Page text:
Few tidy endings, rarely a lesson learned, and not a thin drop of whimsy. No white or black hats, just shades of gray that pulse by the minute. And all-too-human humans, brimming with contradiction and complexity, lost in halls of mirrors that bend and crack, distort and reflect.
Sounds like a literary concoction, missing only a variation on "borne back ceaselessly into the past." But throw in a few other ingredients – like some of the best scripts since a show-runner named Shakespeare roamed a stage – and you've got a recipe for a revolution.
For more than a decade, a steady stream of ground-breaking shows have produced a new Golden Age of Television, at least for the few million viewers who watch them. Segregated in basic and premium cable, they spawn more buzz than bucks. But those who do tune in are won over by "ruthless" storylines that are "more ambiguous and complicated than anything that television ... had ever seen."
To borrow a term from the comic-book world, what's the origin story? How did the producers, networks, directors, and "show-runners" – whatever the heck they are – produce the "signature American art form" of this century? Journalist Brett Martin unspools the fascinating tale in Difficult Men: Behind the Scenes of a Creative Revolution from The Sopranos and The Wire to Mad Men and Breaking Bad.
Pay no attention to the unwieldy title but do take note of the first two words and their sly double-meaning. Sure, the male stars of these shows are intensely and even maniacally difficult. More importantly for the book's purposes, so are the men behind them. "Damaged Men" is an even better description (almost as good as "Tormented Geniuses") for almost-household-names like David Chase, Alan Ball, and David Simon. The book is rife with tales of arrogance, insecurity, and whisper-thin skin. Just like on their shows, happy workplaces are rare and personal pasts loom large.
David Chase, the creator of "The Sopranos," draws upon his own wretched relationship with his mother to create the show's murderous matriarch. Other characters in these shows – Don Draper in "Mad Men," most notably – are driven and repelled by their personal histories.
There are many nifty details in "Difficult Men": Cable allowed shows to escape the rigid four-act structure of shows that had to fit in commercials and end in an hour on the dot. HBO producers spend wildly on cinematic shoots while the creator of "The Shield" cast his wife in a crucial role because she wouldn't abandon the fledgling show for another gig.
And the late, great James Gandolfini faced personal demons as he wrestled with Tony Soprano, one of the most complex and fully drawn characters to ever appear on a screen. (He had company: Two of the stars of "Six Feet Under" also drooped under the weight of their deeply damaged characters.)
This isn't a book about actors, and they don't appear much more in "Difficult Men." No matter. What the book lacks in juicy Hollywood gossip it makes up in smart analysis and a comprehensive big-picture view of what makes shows precious in the best meaning of the word. In other words, not Northern Exposure-style "precious."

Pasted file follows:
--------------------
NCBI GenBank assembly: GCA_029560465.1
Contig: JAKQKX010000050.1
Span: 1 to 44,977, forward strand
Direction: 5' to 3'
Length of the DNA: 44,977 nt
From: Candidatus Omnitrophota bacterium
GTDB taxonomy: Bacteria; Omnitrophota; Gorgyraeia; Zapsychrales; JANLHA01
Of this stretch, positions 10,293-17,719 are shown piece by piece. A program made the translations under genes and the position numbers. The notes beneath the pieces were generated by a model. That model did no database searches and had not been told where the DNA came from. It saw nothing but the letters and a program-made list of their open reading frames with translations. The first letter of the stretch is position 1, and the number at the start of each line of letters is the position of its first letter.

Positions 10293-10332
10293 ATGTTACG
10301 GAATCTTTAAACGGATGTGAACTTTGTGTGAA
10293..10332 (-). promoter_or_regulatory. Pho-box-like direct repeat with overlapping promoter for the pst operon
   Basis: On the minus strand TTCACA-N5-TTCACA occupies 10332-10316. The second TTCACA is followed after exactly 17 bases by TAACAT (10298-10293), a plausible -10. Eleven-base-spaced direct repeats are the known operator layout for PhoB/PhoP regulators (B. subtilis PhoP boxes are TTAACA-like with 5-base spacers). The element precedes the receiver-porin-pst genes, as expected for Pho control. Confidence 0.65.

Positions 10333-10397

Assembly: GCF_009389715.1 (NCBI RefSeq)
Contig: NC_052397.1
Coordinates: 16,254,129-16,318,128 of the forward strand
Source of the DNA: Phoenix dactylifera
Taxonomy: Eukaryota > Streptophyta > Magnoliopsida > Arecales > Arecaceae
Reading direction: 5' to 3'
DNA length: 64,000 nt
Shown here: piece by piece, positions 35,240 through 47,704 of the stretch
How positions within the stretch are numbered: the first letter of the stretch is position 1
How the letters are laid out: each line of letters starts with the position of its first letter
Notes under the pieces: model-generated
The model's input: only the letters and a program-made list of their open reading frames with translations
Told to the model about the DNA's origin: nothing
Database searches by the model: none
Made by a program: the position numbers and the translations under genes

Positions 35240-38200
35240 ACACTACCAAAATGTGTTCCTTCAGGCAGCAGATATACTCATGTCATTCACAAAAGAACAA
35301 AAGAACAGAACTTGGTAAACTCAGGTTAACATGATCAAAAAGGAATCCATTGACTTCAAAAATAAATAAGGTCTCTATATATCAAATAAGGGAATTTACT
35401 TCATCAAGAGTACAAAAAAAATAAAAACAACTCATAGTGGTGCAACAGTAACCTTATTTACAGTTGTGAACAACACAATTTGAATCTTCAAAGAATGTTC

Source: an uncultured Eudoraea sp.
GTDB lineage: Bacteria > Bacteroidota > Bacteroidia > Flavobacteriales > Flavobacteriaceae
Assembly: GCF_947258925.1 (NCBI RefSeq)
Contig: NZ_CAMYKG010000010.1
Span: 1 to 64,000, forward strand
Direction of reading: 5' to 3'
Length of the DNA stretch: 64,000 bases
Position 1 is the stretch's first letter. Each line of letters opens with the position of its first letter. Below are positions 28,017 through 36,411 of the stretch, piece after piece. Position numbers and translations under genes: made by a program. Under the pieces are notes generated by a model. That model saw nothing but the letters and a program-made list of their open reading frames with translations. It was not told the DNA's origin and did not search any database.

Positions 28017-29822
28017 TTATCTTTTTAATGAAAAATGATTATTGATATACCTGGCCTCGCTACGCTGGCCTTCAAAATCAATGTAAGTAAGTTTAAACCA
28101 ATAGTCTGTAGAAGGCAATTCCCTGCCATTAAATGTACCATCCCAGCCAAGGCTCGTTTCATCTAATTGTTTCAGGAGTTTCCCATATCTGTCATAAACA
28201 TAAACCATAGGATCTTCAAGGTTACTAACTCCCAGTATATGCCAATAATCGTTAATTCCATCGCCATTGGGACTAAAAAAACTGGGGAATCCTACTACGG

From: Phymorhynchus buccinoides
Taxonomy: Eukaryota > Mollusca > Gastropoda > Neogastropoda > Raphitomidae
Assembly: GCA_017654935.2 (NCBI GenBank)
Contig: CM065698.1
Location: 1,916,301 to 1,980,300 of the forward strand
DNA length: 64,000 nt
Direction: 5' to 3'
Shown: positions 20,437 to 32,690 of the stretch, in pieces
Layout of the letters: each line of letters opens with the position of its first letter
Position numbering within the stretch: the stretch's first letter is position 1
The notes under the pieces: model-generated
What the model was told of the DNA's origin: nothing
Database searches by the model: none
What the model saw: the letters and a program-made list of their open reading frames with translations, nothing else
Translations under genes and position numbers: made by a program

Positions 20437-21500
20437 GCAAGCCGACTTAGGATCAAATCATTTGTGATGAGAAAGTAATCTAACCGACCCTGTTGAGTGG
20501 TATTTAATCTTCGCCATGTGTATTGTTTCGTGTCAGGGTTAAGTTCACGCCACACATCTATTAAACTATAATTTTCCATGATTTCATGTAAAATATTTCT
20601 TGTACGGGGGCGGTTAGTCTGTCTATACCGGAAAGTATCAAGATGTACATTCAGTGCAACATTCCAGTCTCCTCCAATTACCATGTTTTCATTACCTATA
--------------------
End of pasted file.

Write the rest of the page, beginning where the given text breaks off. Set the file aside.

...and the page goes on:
In his most elegant and moving passage, Martin describes shows like "Deadwood," "Six Feet Under," and "Rescue Me" as being about "death and love, parenthood and power, loss and longing, and, above all, the search – usually frustrated – for some form of human connection, down in the muck."
Martin also provides plenty of fodder for argument. The most obsessive fans of high-quality TV – the ones who consume and contribute to to the scads of online commentary – will read and quibble. Martin ignores or gives short shrift to influential shows like "Oz," "Southland," "Justified," and "Lost," the sole non-cable juggernaut drama. And did "The Sopranos" actually create the quality-TV revolution, as Martin contends, or simply serve as a link from past to present?
The shows themselves raise questions that aren't answered here. Is there a line between exposing the high cost of violence, a la "The Sopranos" and "Breaking Bad," and turning gore into a breathtaking visual feast as in the ultra-bloody "Dexter"? Why aren't women the creators and main stars of more of these shows? And where's the incubator for the next generation of quality TV as trailblazers like "Mad Men" and "Breaking Bad" call it quits?
Other authors can tackle those topics while I ponder the men who brought these shows to life.
Why couldn't success and loving families bring them happiness? How did they manage to be, to use the words of David Chase from another context, men who did bad things but were still good at their jobs and the smartest guys in the room? Do their stories about deep spiritual voids fill our own?
Somebody get me HBO on the line. I have a great idea for a new series.